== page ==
(All blog posts are the work and opinion of the author and do not necessarily reflect the views of Felch Mountain Bible Chapel or its affiliations)

I have been thinking a good deal about the evangelical vote and the election of Donald Trump to the presidency of the United States.  During the primaries I was opinionated and busy researching the best potential candidate.  In the general election I sat back and bemoaned my choices wondering how I could fulfill my civic duty without assaulting my conscience.  Now Mr. Trump is the Commander and Chief of the United States and God has instructed me to pray for my leaders and submit to their leadership where it does not contradict Scripture (1 Tim 2.2; Rom 13.1, see Acts 4.18-20).  I trust God to accomplish his purposes in the world through many different avenues and know that this season of human history is no different.

While trying to make sense of the recent evangelical support for President Trump I came across an article in the Washington Post.  The Post ran an article by Michael Gerson on the 23rd of January entitled “Under Trump, Christians may have it easier.  They’ll also be in grave spiritual danger.”  In the article Gerson is gracious to the approximately 81 percent of Evangelicals who voted for Donald Trump noting that many voted because of social policy concerns and judicial appointments.  Gerson goes on to warn Christians with a three point “sermon”:

  1. Trump is associated with nativism (see definition 2).  In this case Trump’s nativism is expressed in an America first mantra that goes beyond policy and trade considerations to include a revival of classic American culture.  Because of this association there is a danger that Christians will hyper focus on the preservation of classic American values, and spend their energy and resources on restoring an idealized America over the ongoing progress of the Gospel through the ebb and flow of history.  Christians need to be vocal about the trans-cultural nature of Christianity.  Despite the missionary zeal of our past where well-meaning men and women propagated the gospel within the package of western culture, the gospel of Jesus Christ has transcended the four corners of the compass.  In doing so it has embraced the beauty of indigenous cultures while confronting cultural sins.  (This is true of Western culture as well, and preachers would do well to once again expose our Western way of life to the litmus test of the teaching of Christ).  The caution I believe Gerson is laying before us is that we are at risk of nativising the gospel with American overtones at the cost of its core message that every tribe and tongue is invited to the Cross of Jesus Christ and must not become “civilized”, or “westernized”, or “conservitized” to find forgiveness and new life through faith in Jesus Christ.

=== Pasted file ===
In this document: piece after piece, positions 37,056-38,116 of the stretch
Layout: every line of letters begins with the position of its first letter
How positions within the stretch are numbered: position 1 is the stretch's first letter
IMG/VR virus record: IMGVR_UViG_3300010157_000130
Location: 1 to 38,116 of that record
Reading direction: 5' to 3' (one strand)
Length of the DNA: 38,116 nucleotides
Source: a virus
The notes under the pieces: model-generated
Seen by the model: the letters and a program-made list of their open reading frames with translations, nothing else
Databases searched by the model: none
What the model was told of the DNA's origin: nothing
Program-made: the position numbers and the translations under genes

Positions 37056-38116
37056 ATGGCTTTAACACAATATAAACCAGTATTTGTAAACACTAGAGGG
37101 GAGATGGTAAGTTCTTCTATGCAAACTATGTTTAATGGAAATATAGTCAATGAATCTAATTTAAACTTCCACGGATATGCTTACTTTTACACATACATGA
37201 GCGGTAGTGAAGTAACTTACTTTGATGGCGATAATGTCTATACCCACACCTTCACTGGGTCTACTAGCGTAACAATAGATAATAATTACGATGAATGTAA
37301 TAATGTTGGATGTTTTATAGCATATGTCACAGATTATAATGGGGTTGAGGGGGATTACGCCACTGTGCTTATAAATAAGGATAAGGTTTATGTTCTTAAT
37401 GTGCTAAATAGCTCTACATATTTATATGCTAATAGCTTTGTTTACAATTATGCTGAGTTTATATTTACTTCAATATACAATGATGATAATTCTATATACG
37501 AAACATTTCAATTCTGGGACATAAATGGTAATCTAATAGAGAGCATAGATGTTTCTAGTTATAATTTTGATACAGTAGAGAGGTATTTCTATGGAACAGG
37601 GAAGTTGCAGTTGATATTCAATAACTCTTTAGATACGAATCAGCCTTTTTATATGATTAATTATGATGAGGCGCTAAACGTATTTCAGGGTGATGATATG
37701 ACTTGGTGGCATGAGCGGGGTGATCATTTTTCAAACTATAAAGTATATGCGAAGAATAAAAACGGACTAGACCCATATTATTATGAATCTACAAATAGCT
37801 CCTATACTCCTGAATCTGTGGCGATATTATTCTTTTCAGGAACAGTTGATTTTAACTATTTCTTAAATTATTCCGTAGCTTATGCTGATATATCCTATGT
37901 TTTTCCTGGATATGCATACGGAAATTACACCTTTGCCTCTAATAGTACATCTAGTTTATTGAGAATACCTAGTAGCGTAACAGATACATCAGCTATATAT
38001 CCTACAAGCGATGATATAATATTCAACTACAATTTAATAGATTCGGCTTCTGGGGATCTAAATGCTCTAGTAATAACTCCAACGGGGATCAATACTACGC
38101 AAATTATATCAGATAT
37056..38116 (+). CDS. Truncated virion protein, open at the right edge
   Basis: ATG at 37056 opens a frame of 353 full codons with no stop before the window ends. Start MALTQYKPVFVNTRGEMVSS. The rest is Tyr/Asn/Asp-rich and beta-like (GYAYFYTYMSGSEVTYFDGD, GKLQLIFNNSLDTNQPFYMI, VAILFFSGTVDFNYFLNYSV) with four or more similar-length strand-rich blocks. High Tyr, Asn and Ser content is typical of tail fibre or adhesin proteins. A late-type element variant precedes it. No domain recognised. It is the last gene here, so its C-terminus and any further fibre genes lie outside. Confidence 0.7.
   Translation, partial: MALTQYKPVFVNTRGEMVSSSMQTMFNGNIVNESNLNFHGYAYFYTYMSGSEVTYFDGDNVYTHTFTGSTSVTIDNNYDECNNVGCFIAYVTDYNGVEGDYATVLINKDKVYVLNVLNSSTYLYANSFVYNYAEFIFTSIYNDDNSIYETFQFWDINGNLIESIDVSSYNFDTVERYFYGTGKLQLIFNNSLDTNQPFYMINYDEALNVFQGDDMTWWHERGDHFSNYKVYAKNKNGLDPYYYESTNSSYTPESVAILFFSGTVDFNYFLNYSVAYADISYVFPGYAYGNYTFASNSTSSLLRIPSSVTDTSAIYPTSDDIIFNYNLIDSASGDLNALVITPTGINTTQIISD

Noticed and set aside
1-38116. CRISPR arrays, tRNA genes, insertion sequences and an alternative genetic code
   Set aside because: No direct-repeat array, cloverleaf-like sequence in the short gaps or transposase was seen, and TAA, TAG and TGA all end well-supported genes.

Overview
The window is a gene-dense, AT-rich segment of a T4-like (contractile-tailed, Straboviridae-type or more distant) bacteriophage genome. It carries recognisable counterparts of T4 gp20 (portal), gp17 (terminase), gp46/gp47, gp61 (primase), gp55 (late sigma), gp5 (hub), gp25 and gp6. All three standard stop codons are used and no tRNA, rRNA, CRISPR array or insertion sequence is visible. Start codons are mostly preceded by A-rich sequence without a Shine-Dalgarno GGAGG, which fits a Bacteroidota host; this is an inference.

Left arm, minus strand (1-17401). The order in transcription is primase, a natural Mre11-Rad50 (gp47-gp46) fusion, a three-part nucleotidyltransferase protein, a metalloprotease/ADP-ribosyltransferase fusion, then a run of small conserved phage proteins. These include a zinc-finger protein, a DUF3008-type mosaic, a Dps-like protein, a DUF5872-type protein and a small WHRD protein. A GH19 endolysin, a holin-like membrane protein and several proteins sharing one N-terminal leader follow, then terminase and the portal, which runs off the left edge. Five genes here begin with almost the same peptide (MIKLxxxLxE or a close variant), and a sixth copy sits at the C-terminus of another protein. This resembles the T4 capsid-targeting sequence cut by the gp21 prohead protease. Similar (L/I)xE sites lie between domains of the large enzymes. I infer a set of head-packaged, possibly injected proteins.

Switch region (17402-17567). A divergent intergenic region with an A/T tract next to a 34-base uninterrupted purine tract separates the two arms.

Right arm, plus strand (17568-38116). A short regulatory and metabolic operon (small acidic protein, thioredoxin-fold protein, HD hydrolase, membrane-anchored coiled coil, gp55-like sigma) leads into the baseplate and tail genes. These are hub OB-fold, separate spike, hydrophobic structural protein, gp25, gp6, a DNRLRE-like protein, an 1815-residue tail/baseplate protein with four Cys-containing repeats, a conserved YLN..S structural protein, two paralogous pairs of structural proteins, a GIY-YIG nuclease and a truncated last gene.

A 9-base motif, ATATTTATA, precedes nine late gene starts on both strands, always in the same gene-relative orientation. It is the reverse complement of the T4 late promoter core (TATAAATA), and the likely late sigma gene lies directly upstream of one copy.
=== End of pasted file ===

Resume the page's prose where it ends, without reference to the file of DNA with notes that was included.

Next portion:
2. First Amendment rights apply to all religions.  In the passage cited above (1 Tim 2.2) we are to pray for our leaders so that we would live a peaceful life.  This peaceful life was envisioned within the context of a multi-cultural and pluralistic society called the Roman Empire.  Christians of the First Century did not enjoy a monopoly on religion and had to learn to live peacefully next door to those who worshiped the Emperor, the Greek gods, or one of the many other deities of the time.  Living in peace with these views does not mean acceptance, or even a lack of dialogue about the one true religion.  The Apostles’ evangelistic efforts are evidence of this.  Christians need to be wary that we do not become the persecutor under this presidential reign, lending support to dangerous policy that restricts religious freedom for those we disagree with.  We will not fulfill the Great Commission through legislation.  Gerson’s warning is well founded:  “A government with the ability to target or monitor someone just because he or she is a Muslim might eventually be used, with a change in leadership, to target and monitor conservative Christians.”